Representatives of the world’s nursing students and early career nurses met today ahead of the International Council of Nurses (ICN) Congress in Montreal, Canada, to discuss the challenges of how to tackle global health problems.
This generation of new nurses are entering the global nursing workforce at one of the most difficult times in the profession’s history, as the looming challenges of nursing shortages, humanitarian crises, unequal access to health services and global warming add to the already stressful work of nursing.
ICN Chief Nurse Michelle Acorn said: “ICN’s engagement with nursing students and early career nurses, who are the profession’s future leaders, amplifies nursing, health equity and social justice locally and around the world. We took the opportunity today to share valuable ICN professional resources with our delegates, including the ICN Code of Ethics, and our two new ICN education modules on Patient Safety and the Global Strategic Directions for Nursing and Midwifery. I am sure they will leave Montreal invigorated by their experiences at the Student Assembly and the upcoming Congress, and take that energy forward into their burgeoning careers.”
Under the theme Nursing Students as the Next Generation of Health Equity and Social Justice Leaders, student delegates assembled on 30 June 2023 to hear expert speakers from a variety of backgrounds and attend workshops and presentations on the many burning issues of the day.
Topics under discussion included nurses’ mental health after the COVID-19 pandemic, the role of nurses in climate change and planetary health, the challenges facing nurses from minority communities, the importance of national nursing associations in low- and middle-income countries, and the need for nurses to be properly recognised, valued and rewarded by political actors.
The voices of nurses at the Student Assembly will contribute to nursing and global health policy making, and ultimately to improvements in the health and wellbeing of populations worldwide.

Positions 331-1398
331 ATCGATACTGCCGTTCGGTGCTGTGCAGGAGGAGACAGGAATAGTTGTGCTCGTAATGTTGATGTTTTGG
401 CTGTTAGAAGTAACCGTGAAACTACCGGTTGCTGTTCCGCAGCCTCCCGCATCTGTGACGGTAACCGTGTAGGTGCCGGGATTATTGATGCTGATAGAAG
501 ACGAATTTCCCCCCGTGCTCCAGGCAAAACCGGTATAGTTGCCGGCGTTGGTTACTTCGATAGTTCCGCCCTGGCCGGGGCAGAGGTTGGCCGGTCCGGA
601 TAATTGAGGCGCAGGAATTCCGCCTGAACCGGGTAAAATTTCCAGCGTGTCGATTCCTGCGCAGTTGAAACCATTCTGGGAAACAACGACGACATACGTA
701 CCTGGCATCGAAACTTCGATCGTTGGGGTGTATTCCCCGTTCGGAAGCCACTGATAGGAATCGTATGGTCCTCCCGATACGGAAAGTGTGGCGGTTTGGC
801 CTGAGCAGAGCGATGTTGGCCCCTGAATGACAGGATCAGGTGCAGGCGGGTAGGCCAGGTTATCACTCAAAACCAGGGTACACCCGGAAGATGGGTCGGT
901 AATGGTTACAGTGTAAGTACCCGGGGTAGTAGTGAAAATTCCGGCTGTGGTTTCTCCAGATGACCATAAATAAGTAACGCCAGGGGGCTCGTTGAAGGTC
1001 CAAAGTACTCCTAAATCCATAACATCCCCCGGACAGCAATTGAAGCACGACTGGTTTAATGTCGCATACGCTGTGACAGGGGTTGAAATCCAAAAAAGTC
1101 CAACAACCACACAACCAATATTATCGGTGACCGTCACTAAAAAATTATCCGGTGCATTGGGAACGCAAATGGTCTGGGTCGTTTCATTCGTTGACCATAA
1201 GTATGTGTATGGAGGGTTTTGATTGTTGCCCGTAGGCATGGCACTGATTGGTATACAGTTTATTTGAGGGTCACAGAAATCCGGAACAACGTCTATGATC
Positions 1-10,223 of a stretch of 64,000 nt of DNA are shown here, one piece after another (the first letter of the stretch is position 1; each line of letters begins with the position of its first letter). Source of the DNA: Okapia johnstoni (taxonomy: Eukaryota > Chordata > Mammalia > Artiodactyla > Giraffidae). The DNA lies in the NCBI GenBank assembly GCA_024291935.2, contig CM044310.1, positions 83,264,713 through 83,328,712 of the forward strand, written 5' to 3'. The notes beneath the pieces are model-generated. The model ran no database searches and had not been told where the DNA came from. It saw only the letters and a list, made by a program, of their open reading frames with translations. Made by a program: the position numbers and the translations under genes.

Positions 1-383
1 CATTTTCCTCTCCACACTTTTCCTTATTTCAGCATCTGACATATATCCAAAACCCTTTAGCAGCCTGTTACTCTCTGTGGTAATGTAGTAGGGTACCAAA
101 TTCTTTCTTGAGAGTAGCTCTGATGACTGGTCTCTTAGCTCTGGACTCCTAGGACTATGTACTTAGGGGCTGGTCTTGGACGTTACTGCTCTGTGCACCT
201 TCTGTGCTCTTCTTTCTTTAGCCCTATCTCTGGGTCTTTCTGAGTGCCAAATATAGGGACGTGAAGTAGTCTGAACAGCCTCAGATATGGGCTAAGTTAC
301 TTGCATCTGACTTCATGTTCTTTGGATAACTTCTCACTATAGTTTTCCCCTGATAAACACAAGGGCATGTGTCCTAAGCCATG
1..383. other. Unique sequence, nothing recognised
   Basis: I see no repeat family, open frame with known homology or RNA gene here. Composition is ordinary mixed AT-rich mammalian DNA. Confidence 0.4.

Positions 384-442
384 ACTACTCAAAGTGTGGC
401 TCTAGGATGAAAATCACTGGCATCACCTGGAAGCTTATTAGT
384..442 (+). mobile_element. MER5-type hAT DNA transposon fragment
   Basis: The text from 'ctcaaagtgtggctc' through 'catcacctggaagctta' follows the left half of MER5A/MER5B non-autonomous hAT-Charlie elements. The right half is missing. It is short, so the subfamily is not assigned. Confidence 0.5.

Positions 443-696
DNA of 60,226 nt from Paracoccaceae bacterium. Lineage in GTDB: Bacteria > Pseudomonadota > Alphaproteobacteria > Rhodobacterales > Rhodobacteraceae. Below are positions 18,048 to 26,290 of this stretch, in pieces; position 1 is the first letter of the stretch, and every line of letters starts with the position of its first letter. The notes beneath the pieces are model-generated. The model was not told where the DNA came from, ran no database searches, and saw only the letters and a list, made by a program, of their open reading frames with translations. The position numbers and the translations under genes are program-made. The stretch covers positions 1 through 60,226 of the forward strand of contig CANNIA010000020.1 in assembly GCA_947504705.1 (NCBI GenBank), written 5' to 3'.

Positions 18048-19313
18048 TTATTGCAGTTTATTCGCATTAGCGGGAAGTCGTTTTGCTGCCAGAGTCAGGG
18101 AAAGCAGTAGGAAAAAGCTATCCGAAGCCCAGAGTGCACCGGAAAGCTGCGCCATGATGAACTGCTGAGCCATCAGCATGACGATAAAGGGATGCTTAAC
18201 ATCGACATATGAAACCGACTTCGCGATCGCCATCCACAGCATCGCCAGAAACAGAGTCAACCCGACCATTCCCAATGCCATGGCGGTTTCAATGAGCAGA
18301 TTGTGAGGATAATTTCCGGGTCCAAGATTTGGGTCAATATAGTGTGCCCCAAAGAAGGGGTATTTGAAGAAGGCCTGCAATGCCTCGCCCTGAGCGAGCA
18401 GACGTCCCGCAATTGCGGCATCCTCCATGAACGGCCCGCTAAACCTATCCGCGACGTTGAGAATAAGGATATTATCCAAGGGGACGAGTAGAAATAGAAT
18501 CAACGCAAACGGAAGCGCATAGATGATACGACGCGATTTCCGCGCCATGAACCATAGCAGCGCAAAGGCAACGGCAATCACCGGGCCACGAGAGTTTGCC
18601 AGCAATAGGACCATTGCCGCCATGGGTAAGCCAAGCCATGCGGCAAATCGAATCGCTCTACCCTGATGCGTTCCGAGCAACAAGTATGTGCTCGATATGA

ICN Nursing and Health Policy Analyst Gill Adynski said:
“Many of the biggest issues facing our world today, including climate change, noncommunicable diseases and aging populations, will disproportionately affect young and early career nurses as they take on the burden of addressing our world’s health.
‘ICN is proud to have welcomed student and early career nurse leaders to the 2023 Student Assembly where they addressed how they will be the next generation of health equity and social justice leaders. While the challenges ahead of this generation of nurses are massive, I feel assured that their intellect, compassion and fortitude can take on the many challenges that they face.”
Students also had the opportunity to meet with members of ICN’s Council of National Nursing Association Representatives, ICN’s governing body, and to discuss topics of importance to the students.
ICN is grateful for the hard work and commitment of the Student Assembly Planning Committee:
The Opening Ceremony of the ICN Congress will be held on 1 July, followed by a four-day scientific programme.
For more information on the Congress, go to ICN congress website.
Student Assembly at ICN Congress addresses most pressing issues facing nursing and global healthcare
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